This image is a coloured MRI (magnetic resonance imaging) scan of a front section through the head and neck. This patient has low grade glioma, which is a type of tumour that starts in the brain (most commonly) or spine. It is given this name as it arises from glial cells (non-neuronal cells that form myelin and protect neurones in the brain). The tumour is seen here as a pink mass (top right) within a cyst (white), towards the back of the brain (blue).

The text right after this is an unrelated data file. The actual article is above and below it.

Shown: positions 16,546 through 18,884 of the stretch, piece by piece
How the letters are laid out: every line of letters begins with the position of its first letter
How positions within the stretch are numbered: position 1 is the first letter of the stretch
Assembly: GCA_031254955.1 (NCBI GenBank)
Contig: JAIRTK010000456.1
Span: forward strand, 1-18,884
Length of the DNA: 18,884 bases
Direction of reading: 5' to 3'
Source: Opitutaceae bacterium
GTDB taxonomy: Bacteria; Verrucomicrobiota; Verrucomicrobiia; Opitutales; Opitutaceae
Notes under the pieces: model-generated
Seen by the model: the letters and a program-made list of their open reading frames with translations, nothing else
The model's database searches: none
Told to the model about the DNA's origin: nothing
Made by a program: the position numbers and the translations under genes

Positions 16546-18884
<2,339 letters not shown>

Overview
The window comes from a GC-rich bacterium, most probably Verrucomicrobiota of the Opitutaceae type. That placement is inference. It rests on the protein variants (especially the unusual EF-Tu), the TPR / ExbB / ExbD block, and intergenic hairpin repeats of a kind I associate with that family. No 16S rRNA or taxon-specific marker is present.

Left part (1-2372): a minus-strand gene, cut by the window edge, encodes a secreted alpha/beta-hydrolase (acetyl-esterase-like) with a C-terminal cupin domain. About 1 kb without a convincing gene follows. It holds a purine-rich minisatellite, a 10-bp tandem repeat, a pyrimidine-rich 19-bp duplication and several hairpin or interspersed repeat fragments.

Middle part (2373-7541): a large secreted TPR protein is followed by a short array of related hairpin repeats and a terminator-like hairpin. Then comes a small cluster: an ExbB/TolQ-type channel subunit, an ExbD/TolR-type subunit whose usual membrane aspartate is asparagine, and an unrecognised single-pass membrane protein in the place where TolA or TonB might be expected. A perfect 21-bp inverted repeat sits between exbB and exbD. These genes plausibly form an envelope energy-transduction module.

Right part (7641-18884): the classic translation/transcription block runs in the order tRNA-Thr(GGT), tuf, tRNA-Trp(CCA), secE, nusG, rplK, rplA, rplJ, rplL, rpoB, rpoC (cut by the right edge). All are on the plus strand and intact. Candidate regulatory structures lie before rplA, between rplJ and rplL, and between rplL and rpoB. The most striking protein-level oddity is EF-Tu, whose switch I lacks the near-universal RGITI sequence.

Glioma affects the central nervous system and symptoms will vary depending on which area is affected. Brain gliomas may cause headaches, nausea, vomiting and seizures. Gliomas of the spine may cause numbness or pain in the extremities and optic nerve gliomas may lead to visual loss.
Low grade gliomas such as this can often be completely removed surgically and are less likely to return after using this method. Radiotherapy may be used if the tumour does return.
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